Dell is lacing up its Streak tablet to make a run for the medical industry this fall, but trouble is it's chasing an industry that historically has been slow to embrace electronic patient records.
Dell plans to integrate its health care software into its new tablet computer and leverage its $3.9 billion acquisition of Perot Systems, which already serves a substantial number of hospitals and the medical community with its information technology service, according to a Reuters report Wednesday.
Dell and other technology companies have been struggling for years to break into the medical industry big time, given the market seems ripe with its realms of paper-based records stuffed into file cabinets and floor-to-ceiling shelves.
Although Dell is aiming to get doctors and hospitals to test the device this fall, it faces a number of hurdles that other hardware and software providers have yet to successfully scale. Last year, the New England Journal of Medicine found 8% of hospitals have a basic electronic record-keeping system for patients, but less than 2% employ a comprehensive system, notes a PBS report.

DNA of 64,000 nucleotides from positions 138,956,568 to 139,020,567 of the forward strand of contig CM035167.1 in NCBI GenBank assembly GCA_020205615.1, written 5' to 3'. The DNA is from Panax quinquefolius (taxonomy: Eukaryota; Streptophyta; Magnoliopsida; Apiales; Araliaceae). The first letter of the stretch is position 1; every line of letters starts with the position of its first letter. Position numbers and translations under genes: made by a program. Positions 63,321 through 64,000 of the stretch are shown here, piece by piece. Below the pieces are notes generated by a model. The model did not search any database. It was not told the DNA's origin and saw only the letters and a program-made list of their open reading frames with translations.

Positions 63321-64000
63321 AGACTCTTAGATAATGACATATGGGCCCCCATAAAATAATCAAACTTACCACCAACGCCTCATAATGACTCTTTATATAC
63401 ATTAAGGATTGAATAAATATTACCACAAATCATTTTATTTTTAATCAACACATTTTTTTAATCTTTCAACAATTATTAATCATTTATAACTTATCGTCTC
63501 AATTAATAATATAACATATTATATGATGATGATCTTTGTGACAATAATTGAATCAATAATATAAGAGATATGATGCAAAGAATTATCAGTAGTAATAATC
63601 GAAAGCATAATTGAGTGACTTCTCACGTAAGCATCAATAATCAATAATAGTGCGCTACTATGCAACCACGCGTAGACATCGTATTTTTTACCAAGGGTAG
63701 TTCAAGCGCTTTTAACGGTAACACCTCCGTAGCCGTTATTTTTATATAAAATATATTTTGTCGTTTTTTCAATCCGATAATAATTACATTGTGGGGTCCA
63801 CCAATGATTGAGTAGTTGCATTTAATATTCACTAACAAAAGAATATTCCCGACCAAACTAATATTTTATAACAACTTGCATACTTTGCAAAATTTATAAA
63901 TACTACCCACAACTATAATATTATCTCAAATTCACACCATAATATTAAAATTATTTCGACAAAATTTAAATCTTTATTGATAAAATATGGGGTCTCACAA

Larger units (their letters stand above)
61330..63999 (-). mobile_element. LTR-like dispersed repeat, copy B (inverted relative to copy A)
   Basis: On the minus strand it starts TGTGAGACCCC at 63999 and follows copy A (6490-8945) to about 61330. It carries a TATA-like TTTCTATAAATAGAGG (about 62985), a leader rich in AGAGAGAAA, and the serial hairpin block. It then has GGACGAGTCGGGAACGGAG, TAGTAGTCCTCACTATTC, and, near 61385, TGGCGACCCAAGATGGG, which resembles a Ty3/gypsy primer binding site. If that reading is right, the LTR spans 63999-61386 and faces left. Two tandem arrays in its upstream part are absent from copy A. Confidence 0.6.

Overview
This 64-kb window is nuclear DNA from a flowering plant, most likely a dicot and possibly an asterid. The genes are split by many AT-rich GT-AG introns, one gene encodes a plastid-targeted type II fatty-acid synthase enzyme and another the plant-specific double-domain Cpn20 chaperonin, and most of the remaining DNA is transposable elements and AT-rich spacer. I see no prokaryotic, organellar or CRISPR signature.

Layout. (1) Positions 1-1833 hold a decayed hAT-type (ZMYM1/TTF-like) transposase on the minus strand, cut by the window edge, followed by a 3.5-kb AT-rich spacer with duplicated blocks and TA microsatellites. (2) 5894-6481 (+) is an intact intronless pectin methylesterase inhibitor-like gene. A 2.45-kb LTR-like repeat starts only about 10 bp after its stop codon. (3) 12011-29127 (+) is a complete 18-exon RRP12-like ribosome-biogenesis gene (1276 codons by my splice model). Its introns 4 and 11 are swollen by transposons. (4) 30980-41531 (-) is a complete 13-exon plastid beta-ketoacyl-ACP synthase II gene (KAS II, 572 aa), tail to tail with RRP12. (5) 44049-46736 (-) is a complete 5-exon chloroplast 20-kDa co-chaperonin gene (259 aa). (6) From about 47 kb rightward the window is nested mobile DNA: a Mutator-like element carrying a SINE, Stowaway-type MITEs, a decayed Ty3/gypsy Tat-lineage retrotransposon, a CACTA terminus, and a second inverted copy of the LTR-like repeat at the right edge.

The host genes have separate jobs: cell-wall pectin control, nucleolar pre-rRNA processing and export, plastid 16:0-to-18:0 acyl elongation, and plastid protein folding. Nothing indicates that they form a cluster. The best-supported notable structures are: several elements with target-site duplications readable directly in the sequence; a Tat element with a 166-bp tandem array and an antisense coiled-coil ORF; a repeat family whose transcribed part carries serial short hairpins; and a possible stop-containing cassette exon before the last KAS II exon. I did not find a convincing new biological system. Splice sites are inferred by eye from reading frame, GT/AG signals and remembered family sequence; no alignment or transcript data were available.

The main obstacles to a wider adoption of electronic record-keeping systems are cost, resistance from doctors in learning a new system, and the absence of technology standards so various hospitals, doctors groups and other health care providers can share patient information, the PBS report notes.
The Obama administration is looking to prod health care providers to adopt electronic records in a big way and is dangling a $14 billion to $27 billion stimulus carrot in front of the industry, according to a MarketWatch report. These Medicare and Medicaid payments are expected to be doled out next year to health care providers that have demonstrated "meaningful" use of technology to transform their record-keeping systems.
While the prospect of landing some of Obama's stimulus money may push health care providers to acquire the technology from Dell and other companies, in the end it won't be a game changer if physicians don't use it.